Gici Niwaskw is said to have created the entire world. In some Abenaki tales, there was no sound or colour until the Creator filled the empty earth with life and light. He commanded Tolba, the Great Turtle, to emerge from the water and form the land. Gici Niswaskw created mountains and valleys on Tolba’s back and clouds above his head. While he slept, Gici Niswaskw envisioned humans and different types of animals. When he awoke, he saw that his dream had become a reality. Different Abenaki people have variations of this and other creation stories, but all generally feature a Creator figure.
While the Creator made the world and the creatures upon it, the details of maintaining and transforming or taming the landscape was given to the cultural hero Gluskabe (Glooscap or Klusklap), who figures importantly in many Wabanaki tales. There are various versions of the story, depending on the nation. According to most tales, Gluskabe is not a god, but a cultural hero, a trickster who had supernatural powers and used them to manipulate the world around it, making it more habitable for the humans. For example, he tempered the winds, tamed wild animals and managed the waters. In many tales, he leaves the Abenaki, but promises to return if they ever need him.
The Abenaki are prominent in the journals of explorer Samuel de Champlain, and those of other explorers and missionaries. Between 1600 and 1650, there were approximately 13,800 Eastern Abenaki and 12,000 Western Abenaki. Within a few decades of contact with Europeans, Old World diseases, particularly measles and smallpox, reduced the populations in many communities by up to 98 per cent. Surviving Western Abenaki withdrew into refugee communities in northern New England and Québec (see Abenaki of the St. Lawrence Valley). The Eastern Abenaki were not as devastated by warfare and disease, and their principal community at Old Town, Maine, has survived to the present.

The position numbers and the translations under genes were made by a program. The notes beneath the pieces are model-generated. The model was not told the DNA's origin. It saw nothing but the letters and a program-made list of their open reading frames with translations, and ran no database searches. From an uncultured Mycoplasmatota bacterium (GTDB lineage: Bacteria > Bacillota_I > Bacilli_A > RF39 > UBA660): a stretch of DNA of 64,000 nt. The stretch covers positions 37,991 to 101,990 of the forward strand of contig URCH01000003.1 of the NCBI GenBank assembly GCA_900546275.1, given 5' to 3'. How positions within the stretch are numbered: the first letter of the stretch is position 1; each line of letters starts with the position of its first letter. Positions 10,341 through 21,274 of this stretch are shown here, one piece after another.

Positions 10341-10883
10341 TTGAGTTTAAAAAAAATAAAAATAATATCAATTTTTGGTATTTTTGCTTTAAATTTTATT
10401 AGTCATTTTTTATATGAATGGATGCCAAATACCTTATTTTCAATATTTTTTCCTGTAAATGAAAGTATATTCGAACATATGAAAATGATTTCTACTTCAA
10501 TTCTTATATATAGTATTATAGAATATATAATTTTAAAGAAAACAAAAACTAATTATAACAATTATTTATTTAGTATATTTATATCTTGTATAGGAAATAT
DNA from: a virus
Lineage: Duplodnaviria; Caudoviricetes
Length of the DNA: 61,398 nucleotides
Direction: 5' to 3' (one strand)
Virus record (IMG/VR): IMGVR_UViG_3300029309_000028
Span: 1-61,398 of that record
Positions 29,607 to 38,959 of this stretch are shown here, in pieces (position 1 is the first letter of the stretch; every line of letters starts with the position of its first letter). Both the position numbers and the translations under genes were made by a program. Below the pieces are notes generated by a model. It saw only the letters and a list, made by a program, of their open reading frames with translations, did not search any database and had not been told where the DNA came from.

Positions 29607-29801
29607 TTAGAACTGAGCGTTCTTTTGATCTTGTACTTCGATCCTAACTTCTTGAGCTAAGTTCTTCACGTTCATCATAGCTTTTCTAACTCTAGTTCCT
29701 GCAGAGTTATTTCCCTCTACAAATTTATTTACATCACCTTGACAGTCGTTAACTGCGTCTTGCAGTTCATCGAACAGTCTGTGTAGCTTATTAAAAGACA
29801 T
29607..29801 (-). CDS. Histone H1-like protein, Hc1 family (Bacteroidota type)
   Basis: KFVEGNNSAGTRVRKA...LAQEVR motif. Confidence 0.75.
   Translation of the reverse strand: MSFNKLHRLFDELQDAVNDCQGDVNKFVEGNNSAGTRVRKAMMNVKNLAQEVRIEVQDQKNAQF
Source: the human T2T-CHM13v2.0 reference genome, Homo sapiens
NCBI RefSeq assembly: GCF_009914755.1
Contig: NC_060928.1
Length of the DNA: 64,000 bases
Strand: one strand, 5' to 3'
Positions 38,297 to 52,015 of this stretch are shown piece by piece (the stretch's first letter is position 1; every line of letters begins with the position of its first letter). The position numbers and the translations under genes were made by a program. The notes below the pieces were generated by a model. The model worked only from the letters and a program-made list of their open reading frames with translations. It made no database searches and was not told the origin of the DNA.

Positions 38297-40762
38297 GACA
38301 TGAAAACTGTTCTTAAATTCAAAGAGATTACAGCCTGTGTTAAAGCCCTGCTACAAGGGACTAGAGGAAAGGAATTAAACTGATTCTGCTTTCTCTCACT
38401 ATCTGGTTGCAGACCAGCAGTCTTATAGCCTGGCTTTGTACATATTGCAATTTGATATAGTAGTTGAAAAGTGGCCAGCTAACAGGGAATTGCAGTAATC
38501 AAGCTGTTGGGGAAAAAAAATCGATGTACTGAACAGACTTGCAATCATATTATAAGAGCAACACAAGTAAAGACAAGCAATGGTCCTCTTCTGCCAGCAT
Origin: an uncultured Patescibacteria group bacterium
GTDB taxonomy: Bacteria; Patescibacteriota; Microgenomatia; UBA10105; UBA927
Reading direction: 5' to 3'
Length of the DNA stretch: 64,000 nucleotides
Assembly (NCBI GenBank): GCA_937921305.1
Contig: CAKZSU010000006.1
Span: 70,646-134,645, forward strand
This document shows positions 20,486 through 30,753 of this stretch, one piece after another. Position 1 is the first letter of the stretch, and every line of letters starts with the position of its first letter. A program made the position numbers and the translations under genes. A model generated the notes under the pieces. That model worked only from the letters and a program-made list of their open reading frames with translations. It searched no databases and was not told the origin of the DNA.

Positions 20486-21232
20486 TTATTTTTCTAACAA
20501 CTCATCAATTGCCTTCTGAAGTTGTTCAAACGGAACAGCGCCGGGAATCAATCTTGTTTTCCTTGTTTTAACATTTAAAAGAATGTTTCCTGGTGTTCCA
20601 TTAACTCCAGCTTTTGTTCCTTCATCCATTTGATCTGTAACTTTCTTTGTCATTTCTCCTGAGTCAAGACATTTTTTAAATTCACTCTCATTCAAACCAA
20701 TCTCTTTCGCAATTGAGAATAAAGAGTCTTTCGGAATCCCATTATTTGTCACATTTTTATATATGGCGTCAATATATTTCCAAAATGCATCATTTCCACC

Traditional allies of the French, the fall of New France left the Abenaki with little defence against English expansion after 1760, forcing them into weak alliances with other tribes formerly allied with the French. The American Revolution split the Eastern Abenaki from the Western Abenaki, most of whom were living in Québec. The Abenaki remained divided in their loyalties through the War of 1812 .
In Québec, the total registered population of Abenaki people on the Wôlinak and Odanak reserves is 1,909 and 2,457, respectively. Abenaki people also reside in other parts of Canada as well as in the US.
Today, most Abenaki are engaged in mainstream occupations of Québec and New England. They continue to be known for the quality of their split basketry and their lively folklore. There are several organizations that exist to foster various aspects of traditional Abenaki culture and to promote broader understanding of their history and arts.
In 1996, the Odanak and Wôlinak Nations filed a land claim for a former reserve located northwest of La Tuque, known as Crespieul. Created in 1894, the Abenaki alleged that the 33.8 km² reserve was ceded to the federal government in 1910 without their proper consent. The claim was accepted for negotiation in 2001; in 2003, the parties began the negotiation process. The claim was settled in 2007. For the loss of their lands, the Odanak and Wôlinak Nations were awarded about $4.8 million.
F. Speck, Penobscot Man (1970);
D.R. Snow, The Archaeology of New England (1980);
Colin Gordon Calloway and Frank W. Porter, The Abenaki (1989);
Colin G. Calloway, The Western Abenakis of Vermont, 1600–1800: War, Migration and the Survival of an Indian People (1994);
Gerard Rancourt Tsonakwa and Yolaiʼkia Wapitaʼska, Seven Eyes, Seven Legs: Supernatural Stories of the Abenaki (2001);
Frederick Matthew Wiseman, The Voice of the Dawn: An Autohistory of the Abenaki Nation (2001);
Henry Lorne Masta, Abenaki Indian Legends, Grammar and Place Names (2008).